“This competition is a great reflection of the growing interest in sustainability among Wisconsin MBA students,” Terlaak says. “They not only want to learn about business and sustainability in the classroom, but also practice it outside of the classroom. Making it better yet, this competition is special because it actually improves the sustainability of Grainger Hall’s operations. It’s so much more than a mere theoretical exercise.”

Culling ideas, building strategy

Once the competition launches, Net Impact entrants have 12 days to assemble their teams, come up with an idea, and research their strategy. All teams must submit a written proposal, budget, and impact estimate. The final five teams give a presentation in front of the judges, with each team rated on a valuation matrix for categories such as innovation, operational savings, and significant impact. Even if a team doesn’t win, its members are welcome to apply to the Green Fund post-competition.

Thanks to a generous donation from WSB alum and competition judge Ron Meissen (PhD ’07), the top three contestants receive a monetary prize that can be used at their discretion.

Wisconsin MBA student Andrew Shaw (MBA ’22) talks with his teammates about their project prior to the competition. Photo by Paul L. Newby II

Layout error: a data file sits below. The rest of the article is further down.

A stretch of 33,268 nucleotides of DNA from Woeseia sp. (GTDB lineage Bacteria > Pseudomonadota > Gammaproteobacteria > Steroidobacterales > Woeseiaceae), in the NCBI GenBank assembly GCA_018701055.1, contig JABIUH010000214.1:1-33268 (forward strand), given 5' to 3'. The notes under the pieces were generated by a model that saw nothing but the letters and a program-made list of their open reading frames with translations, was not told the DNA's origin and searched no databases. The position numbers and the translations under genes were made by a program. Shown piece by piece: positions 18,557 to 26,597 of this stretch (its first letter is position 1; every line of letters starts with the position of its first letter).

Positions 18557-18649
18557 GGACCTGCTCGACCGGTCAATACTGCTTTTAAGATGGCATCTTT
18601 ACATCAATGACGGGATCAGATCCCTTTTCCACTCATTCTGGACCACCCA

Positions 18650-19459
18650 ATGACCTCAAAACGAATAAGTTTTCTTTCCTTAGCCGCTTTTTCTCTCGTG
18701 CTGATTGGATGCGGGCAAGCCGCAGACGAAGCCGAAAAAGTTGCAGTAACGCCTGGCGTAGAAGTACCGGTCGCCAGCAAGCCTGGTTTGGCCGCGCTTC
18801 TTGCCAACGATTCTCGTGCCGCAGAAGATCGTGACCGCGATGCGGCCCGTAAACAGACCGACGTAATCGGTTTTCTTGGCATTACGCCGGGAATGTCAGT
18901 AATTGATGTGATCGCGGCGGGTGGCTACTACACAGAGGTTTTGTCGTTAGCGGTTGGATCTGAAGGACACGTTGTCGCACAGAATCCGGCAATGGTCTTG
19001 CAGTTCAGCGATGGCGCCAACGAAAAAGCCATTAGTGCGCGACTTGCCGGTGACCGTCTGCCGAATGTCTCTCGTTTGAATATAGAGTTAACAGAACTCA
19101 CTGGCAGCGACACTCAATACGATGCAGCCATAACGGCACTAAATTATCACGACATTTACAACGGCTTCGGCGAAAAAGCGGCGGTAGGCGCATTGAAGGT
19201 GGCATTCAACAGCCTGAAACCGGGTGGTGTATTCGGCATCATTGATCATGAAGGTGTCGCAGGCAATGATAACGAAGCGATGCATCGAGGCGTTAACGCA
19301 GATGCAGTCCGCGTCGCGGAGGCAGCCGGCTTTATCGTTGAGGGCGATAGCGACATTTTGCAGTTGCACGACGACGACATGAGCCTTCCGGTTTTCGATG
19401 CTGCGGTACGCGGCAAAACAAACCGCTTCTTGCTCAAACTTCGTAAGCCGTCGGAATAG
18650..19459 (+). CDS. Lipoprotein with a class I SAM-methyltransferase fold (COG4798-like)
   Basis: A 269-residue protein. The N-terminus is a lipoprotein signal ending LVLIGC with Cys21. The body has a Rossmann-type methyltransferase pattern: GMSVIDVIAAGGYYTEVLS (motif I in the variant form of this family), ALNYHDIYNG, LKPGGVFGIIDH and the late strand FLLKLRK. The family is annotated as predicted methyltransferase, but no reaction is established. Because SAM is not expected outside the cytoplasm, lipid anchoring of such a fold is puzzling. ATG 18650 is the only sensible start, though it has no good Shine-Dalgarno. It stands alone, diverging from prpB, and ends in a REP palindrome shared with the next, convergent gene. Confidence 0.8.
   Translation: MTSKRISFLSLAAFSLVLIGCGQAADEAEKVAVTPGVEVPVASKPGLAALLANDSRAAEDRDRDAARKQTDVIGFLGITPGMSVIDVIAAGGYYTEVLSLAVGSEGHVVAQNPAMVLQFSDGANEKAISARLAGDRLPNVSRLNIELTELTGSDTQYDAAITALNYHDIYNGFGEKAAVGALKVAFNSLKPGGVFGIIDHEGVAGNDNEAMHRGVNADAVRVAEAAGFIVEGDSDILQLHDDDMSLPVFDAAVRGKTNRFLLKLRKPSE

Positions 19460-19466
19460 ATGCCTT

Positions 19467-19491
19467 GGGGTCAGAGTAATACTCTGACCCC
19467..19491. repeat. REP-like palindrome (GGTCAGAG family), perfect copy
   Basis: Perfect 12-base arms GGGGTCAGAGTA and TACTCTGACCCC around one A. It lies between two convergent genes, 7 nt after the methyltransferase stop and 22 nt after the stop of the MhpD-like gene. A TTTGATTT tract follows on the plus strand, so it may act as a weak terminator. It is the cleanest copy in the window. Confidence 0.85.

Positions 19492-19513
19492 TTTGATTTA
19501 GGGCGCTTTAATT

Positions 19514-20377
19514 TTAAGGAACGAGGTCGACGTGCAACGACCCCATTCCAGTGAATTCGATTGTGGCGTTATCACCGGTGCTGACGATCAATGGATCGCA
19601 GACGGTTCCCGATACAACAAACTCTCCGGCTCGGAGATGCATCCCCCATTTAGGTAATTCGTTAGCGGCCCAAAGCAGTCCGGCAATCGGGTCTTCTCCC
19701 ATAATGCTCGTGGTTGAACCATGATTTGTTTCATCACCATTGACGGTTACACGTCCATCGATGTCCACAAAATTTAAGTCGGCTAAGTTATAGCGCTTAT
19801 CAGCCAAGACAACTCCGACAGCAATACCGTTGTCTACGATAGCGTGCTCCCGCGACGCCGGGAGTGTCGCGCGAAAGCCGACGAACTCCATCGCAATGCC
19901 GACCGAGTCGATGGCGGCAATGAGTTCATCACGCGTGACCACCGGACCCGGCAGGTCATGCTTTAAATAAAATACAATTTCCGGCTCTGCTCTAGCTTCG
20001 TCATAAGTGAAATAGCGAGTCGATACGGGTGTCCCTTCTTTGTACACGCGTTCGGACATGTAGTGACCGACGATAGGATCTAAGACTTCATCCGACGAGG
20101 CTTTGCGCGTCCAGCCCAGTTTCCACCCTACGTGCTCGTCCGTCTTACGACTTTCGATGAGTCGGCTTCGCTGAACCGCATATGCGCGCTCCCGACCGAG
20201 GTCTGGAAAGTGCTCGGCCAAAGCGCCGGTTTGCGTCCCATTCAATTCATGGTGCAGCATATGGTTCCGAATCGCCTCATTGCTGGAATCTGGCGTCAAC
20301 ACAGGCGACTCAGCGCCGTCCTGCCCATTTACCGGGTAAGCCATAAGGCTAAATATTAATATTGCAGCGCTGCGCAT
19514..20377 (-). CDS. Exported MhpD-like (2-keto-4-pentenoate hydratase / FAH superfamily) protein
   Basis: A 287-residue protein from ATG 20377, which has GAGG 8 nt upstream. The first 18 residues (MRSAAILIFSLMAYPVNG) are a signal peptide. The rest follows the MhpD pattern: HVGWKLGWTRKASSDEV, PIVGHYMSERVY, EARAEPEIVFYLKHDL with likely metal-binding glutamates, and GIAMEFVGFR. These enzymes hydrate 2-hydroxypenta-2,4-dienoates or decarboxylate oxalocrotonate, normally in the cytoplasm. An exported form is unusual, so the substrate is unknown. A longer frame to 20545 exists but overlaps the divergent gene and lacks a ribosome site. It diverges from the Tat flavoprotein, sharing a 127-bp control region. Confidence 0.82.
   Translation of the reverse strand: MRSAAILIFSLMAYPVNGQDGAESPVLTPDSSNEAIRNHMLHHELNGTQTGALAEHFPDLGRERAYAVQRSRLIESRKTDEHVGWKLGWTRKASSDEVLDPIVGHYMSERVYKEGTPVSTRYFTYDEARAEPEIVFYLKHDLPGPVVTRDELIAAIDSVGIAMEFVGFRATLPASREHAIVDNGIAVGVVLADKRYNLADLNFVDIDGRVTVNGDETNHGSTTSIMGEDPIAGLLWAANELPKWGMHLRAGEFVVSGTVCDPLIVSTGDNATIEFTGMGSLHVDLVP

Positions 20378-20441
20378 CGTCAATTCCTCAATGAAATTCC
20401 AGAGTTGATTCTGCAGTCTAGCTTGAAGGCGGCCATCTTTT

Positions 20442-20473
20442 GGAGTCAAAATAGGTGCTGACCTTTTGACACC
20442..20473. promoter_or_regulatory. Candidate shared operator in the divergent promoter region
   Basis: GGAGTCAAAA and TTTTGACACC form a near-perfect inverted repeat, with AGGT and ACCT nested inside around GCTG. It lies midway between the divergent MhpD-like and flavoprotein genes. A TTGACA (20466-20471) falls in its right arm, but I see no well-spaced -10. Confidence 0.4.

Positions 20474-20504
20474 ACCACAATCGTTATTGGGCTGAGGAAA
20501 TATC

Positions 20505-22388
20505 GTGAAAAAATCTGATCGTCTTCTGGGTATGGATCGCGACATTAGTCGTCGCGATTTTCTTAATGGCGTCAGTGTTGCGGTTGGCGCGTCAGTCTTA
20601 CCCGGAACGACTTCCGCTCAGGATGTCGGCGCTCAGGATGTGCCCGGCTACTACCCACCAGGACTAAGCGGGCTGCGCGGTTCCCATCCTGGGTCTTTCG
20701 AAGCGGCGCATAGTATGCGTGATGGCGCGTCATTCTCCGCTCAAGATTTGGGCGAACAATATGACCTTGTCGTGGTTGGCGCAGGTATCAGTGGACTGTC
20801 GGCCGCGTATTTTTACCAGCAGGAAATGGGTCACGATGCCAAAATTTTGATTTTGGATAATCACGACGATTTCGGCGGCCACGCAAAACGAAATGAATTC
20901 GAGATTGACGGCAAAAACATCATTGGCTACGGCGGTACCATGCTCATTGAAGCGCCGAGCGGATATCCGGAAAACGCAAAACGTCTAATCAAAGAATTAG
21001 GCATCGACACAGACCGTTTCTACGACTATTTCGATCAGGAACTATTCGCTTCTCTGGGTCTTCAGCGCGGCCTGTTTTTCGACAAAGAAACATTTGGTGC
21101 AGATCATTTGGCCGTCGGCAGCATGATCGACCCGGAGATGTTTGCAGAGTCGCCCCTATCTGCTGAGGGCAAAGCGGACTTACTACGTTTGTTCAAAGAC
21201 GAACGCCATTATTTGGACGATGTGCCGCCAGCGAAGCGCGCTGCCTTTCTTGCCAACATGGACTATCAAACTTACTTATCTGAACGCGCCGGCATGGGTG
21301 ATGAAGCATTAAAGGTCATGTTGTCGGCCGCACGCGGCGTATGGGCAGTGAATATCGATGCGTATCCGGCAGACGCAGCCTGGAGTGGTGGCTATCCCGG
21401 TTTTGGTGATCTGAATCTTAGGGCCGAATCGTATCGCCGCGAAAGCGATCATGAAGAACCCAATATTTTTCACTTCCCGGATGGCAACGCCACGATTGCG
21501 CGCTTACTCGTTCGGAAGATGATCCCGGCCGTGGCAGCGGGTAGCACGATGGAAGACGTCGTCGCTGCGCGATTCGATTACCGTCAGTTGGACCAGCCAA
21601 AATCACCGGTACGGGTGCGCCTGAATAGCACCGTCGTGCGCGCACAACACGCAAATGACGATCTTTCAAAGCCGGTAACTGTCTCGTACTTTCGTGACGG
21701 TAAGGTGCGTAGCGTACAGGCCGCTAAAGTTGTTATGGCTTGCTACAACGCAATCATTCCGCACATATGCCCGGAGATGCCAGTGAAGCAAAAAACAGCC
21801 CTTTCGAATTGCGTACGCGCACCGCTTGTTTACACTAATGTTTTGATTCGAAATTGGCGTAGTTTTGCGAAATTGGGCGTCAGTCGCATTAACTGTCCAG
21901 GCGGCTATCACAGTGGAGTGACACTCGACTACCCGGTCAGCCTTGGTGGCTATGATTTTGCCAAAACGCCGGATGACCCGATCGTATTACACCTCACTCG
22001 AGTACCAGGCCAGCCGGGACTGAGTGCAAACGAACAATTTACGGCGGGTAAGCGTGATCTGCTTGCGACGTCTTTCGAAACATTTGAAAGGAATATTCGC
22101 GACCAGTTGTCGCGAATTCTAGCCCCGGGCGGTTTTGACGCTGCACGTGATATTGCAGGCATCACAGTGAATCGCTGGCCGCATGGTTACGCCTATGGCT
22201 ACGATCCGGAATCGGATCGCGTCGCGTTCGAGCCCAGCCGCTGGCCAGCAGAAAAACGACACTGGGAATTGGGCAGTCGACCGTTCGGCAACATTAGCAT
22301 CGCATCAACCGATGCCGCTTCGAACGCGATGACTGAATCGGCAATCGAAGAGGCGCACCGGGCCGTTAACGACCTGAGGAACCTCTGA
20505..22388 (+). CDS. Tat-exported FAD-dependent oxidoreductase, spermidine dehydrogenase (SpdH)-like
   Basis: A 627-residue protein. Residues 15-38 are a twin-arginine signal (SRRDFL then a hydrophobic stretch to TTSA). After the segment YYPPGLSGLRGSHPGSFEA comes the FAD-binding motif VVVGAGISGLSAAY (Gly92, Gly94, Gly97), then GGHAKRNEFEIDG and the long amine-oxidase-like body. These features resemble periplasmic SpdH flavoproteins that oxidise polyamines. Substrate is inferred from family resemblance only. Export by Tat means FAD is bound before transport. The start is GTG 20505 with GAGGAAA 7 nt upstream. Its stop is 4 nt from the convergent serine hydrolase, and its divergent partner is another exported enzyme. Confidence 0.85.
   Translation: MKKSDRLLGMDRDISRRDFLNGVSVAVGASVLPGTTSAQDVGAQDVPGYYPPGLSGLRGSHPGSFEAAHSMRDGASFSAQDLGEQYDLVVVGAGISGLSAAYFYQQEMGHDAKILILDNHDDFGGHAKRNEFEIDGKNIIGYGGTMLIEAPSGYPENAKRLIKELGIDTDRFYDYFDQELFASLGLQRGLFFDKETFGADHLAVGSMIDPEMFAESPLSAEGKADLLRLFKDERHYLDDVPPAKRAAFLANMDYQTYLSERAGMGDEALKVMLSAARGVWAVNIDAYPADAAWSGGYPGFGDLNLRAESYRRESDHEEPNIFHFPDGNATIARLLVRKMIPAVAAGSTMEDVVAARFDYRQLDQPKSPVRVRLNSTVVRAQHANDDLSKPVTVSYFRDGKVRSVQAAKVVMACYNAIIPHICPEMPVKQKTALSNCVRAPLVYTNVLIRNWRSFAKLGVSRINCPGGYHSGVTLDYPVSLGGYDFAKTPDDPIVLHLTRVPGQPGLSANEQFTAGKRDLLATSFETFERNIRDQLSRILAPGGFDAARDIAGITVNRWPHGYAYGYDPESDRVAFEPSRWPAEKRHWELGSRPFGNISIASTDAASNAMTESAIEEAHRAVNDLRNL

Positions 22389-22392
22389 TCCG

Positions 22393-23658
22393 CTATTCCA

Grainger Hall’s Facilities and Event Services team plays a vital role in the Net Impact competition, and the event is only one of the activities and initiatives that the department has been actively involved with in the sustainability realm. The unit has worked closely with UW–Madison’s Office of Sustainability in the past and received its Office of Sustainability Green Office Platinum Certification in April 2020, says Tim Bent Jr., director of facilities and event services.

During the days leading up to the event, Bent Jr. and Aley held joint office hours for students to talk through their ideas and visit the systems and spaces relevant to their proposals. Bent Jr. offers insights on the building and ideas for brainstorming on areas of improvement. And if students are funded post-competition, he holds the funds and initiates the upgrade completion process and oversight. “We make sure students aren’t just left to their own devices,” Aley says. “It’s absolutely about student ideas, but then we want to help them connect with people to actually gather the data they need.”

Team leader Jorge Tefel (MBA ‘22) and fellow team members Joe Dalle Molle (MBA ’22), Karan Modi (MBA ’22), and Folarin Omotoriogun (MBA ’22) took their idea all the way to a first prize finish. Their innovation is a safe and environmentally friendly Stabilized Aqueous Ozone (SAO™) based cleaning solution that can tackle multiple surfaces at Grainger Hall using an electric current. Aley and Bent Jr. met with Tefel and his team during office hours and connected the students with Jodi Krause, custodial services program supervisor for UW–Madison’s University Housing, who shared her expertise with the team. The group is working with the Green Fund to advance its project through the next stages.